• Occasional workshops in various theatre disciplines
  • A stage combat troupe, the Noble Blades, that provides performances and training with certified instructors
  • A pool of skilled technicians who serve as consultants to other community groups and schools
  • A scene shop/rehearsal facility with storage space for scenery, costumes, and props. The rehearsal hall is available for rental.
  • A full inventory of costumes, props, and scenery available for rental

RestonCommunityPlayers4There is simply no better way to open the Reston Community Players (RCP) 50th season than with what has been called the greatest American musical—Gypsy! The play is based on the memoirs of the famous burlesque artist, Gypsy Rose Lee, and focuses on her mother Rose who is the ultimate stage mom. Theatre critic Clive Barnes described the character of Rose as “one of the few truly complex characters in the American musical… ” With a smart, funny, and gripping script; unforgettable characters; and some of the best music ever written for the stage; Gypsy is must see theatre. So, let us entertain you! Get your tickets now, and don’t miss the ‘mother’ of all musicals—Gypsy!

Gypsy will be followed by Vanya and Sonia and Masha…and Spike, a revised version of Chekhov’s play Uncle Vanya.  Tony-Award-winning playwright, Christopher Durang, transformed this play, thrusting it into the present day, and translating the quiet, bittersweet Russian characters into very modern American counterparts. The result is a comic masterpiece that Chekhov would never recognize. Vanya and Sonia, two middle-aged siblings, live quietly in the country until their sister Masha, a B-list Hollywood star, and her boy-toy Spike visit with a plan that will upend their existence.  Durang himself says, “I take Chekhov scenes and characters and put them in a blender.” Come and see the play the New York Times described as “deliriously funny!”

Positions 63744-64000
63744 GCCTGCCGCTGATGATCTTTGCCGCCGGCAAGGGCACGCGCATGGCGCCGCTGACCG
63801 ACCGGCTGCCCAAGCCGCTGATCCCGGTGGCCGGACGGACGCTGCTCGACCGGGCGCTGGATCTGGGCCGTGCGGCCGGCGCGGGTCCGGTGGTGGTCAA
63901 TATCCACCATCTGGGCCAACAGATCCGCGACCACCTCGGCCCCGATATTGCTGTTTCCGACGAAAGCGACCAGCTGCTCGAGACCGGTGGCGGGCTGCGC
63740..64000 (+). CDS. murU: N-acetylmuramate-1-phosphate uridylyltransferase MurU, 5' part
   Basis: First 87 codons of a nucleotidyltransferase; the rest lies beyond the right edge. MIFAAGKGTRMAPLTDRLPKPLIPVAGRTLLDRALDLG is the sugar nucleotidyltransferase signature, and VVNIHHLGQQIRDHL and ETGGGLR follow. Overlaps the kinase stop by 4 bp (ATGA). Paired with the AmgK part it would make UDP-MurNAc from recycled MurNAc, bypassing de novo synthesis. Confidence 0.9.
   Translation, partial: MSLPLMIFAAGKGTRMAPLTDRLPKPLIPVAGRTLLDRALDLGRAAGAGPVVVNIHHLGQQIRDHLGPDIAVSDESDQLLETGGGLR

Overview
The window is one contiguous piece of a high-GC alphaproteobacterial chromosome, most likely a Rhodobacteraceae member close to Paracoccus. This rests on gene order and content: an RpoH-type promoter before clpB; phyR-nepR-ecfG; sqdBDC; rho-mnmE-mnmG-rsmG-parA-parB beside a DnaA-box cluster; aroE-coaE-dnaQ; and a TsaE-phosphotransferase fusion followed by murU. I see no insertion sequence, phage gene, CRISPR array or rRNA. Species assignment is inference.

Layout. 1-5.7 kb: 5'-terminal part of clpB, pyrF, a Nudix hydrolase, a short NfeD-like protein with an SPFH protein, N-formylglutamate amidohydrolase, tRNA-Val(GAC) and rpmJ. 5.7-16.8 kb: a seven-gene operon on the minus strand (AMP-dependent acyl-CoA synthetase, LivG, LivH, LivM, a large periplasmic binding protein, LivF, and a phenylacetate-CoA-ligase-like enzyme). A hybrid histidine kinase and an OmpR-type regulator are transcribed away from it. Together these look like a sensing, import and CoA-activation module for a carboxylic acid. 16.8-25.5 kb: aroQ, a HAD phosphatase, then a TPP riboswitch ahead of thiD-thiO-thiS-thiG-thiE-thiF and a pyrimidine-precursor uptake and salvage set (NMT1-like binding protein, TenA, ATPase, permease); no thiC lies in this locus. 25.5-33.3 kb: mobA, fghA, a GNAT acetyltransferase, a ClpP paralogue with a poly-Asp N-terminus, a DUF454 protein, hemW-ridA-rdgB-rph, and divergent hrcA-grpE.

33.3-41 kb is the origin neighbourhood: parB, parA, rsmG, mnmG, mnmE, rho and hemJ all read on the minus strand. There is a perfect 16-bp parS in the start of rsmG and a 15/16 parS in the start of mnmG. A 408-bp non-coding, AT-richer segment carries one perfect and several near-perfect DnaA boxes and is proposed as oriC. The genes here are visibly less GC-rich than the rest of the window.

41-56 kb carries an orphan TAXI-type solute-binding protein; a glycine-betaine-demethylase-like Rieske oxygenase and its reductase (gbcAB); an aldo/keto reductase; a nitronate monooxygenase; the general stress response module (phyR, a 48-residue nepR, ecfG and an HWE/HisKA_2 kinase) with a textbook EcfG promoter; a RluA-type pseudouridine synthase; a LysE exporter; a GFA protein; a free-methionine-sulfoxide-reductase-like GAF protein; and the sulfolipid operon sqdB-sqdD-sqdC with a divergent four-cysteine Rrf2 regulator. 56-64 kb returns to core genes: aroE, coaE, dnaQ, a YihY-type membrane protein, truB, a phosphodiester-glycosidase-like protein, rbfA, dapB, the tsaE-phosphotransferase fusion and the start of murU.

The next production will be Rock of Ages, nominated for five Tony Awards including Best Musical.  This show takes you back to the times of big ‘80s rock bands, with big egos playing big guitar solos, and sporting even bigger hair! Come rock out to the live band assembled on stage and enjoy your favorite songs from Styx, Whitesnake, REO Speedwagon, Pat Benatar, and Twisted Sister.  Aspiring rock star, Drew, and aspiring actress, Sherrie, try to prevent developers from turning the Sunset Strip into a strip mall.  Break out your air guitar and Aqua Net.

RestonCommunityPlayers5RCP closes their 50th season with Private Lives. First performed in 1930 in Edinburgh and revived numerous times throughout the decades, Private Lives is one of the most sophisticated and entertaining plays ever conceived. This quintessential comedy of manners was written in just four days by prolific playwright, composer, director, actor, and singer Sir Noël Coward. Elyot and Amanda, once married and now honeymooning with new spouses at the same hotel, meet by chance, reignite the old spark, and impulsively elope. After days of being reunited, they again find their fiery romance alternating between passions of love and anger. Their aggrieved spouses appear, and a circle dance of affiliations ensues as the women first stick together, then break ranks, and new partnerships are formed. Come see an enduring work from a man Time magazine hailed for “a sense of personal style, a combination of cheek and chic, pose and poise.”

Full-season subscriptions are on sale now. Subscription packages offer savings off single ticket prices and personalized customer care. Subscriptions are available for $64 -$74. Discount tickets are available to full-time students under age 18 and seniors age 65+. For more information about subscriptions, visit or contact RCC’s Box Office, 703-476-4500 x 3. Single tickets go on sale in September.

RCP is a member of the Cultural Alliance of Greater Washington, a non-profit membership umbrella organization that unites the Metro DC arts community and provides services and resources to strengthen their organizations.

In 1999, RCP was one of 10 charter member theater companies that established WATCH. RCP is a charter member of Washington Area Theatre Community Honors (WATCH), an organization founded for the adjudication and presentation of annual awards recognizing artistic and technical excellence in community theatre throughout the metropolitan Washington, D.C. area.

RCP will hold their 50th Gala celebration on September 23rd 2016 at Hidden Creek Country Club.